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Prison Bus Involved in Deadly Texas Crash Wasn’t Equipped with Seat Belts for Inmates

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The Texas prison bus that crashed last week, killing two correctional officers and eight prisoners, was not equipped with passenger seat belts.

The prison bus skidded off an icy Interstate near Penwell, slid down an embankment and collided with a freight train. The prisoners were handcuffed together but none of them had seat belts, and several were ejected from the bus when it struck the train. In addition to the 10 people who died, four inmates and one corrections officer remain in serious condition.

According to authorities investigating the case, the bus was only equipped with seat belts for the driver and the guards. Its not known yet whether the guards who died in the crash were wearing their seat belts.

Though adult seat belt use is the most effective way to reduce injuries and save lives during traffic accidents, Texas state law only requires them for passenger vehicles, not larger vehicles like buses. Federal law doesn’t even require passenger seat belts in commercial buses like Greyhound and Megabus.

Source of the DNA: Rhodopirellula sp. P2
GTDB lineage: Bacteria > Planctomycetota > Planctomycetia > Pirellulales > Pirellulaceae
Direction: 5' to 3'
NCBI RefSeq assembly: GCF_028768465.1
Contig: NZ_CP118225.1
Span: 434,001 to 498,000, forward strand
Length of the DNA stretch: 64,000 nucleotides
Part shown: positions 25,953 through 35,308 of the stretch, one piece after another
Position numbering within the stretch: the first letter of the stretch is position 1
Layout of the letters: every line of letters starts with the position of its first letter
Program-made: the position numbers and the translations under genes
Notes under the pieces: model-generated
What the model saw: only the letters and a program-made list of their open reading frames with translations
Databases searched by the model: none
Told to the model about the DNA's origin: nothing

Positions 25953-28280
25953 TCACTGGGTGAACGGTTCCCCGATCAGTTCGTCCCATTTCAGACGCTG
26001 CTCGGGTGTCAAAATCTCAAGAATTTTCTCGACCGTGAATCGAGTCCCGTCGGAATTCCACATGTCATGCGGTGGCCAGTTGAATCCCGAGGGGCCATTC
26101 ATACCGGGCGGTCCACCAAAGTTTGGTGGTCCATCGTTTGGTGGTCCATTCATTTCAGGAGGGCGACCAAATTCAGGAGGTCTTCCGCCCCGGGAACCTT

Robert Downs, the president of an unrelated busing company based in Florida, told ABC Crimesider that most prison transport companies he knew of lacked inmate seat belts. He added that when he founded his company in 2006, he tried to introduce seat belts, but inmates would use the metal clasps to try to bend their handcuffs. When the company switched to Velcro, inmates just tore them off.

Authorities believe ice and an earlier crash on the I-20 may have contributed to the accident. They have yet to name the officer who was driving the bus, but each correctional officer had over 15 years of service.

The Union Pacific freight train came to a stop shortly after the accident. No Union Pacific employees were injured and none of the cars derailed. Two containers in the back of the train were damaged, causing hundreds of packages to scatter along the tracks.

Change is coming to bus seat belt regulations, though it didn’t come soon enough for the Texas crash victims. The Federal Motor Vehicle Safety Administration ruled last year that all newly manufactured motorcoaches and large buses will need to have seat belts beginning in 2016. Older vehicles won’t be affected right away, but the legislation aims to make bus rides safer for passengers in the future.




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